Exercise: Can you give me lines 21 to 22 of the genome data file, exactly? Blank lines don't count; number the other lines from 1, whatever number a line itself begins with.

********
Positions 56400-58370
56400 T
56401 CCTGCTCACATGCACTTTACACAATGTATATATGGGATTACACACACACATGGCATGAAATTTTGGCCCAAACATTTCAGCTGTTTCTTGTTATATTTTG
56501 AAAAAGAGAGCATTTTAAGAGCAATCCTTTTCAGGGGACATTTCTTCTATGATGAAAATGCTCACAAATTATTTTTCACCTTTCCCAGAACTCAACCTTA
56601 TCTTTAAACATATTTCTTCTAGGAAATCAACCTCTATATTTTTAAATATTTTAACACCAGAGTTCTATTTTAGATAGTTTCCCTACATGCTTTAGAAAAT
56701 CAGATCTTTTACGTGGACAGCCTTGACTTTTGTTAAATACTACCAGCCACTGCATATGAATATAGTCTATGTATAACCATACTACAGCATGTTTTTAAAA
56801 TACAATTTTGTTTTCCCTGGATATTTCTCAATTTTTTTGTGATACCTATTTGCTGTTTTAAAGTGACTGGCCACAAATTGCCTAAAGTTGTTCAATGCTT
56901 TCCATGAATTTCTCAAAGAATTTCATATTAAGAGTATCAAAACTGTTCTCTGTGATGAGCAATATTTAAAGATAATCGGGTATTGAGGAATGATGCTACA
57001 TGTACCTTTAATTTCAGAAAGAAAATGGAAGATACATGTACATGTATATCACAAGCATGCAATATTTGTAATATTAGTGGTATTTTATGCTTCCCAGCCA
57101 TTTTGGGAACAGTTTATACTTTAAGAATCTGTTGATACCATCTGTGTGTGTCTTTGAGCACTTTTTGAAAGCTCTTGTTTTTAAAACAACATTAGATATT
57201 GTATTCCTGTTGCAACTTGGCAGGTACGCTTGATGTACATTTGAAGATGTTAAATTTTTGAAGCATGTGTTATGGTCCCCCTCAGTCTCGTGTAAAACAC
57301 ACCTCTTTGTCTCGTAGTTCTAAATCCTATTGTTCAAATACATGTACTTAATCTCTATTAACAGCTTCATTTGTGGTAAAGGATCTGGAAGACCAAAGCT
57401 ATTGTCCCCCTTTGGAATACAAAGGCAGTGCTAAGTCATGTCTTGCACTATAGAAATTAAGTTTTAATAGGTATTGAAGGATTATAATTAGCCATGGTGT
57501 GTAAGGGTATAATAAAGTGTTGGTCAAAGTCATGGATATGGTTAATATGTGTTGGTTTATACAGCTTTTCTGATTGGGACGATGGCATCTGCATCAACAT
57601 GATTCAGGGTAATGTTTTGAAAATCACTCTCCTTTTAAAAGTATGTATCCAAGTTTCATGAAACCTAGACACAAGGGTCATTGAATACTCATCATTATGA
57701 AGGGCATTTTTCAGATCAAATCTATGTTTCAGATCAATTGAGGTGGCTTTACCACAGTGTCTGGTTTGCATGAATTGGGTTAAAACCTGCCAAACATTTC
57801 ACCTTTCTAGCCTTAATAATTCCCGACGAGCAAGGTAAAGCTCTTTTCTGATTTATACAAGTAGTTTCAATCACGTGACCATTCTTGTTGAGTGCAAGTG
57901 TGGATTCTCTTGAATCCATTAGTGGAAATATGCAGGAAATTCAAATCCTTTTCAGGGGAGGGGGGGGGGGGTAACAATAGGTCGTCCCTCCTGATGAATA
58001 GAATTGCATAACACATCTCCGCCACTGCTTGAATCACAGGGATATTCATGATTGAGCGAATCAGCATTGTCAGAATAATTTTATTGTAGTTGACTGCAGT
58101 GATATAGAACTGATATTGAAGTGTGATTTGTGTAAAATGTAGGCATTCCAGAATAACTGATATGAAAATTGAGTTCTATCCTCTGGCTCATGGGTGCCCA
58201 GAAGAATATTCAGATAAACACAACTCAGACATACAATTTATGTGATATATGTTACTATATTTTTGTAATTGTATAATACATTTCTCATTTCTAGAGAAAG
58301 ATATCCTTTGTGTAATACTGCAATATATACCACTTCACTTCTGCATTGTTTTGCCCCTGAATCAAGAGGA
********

58201 GAAGAATATTCAGATAAACACAACTCAGACATACAATTTATGTGATATATGTTACTATATTTTTGTAATTGTATAATACATTTCTCATTTCTAGAGAAAG
58301 ATATCCTTTGTGTAATACTGCAATATATACCACTTCACTTCTGCATTGTTTTGCCCCTGAATCAAGAGGA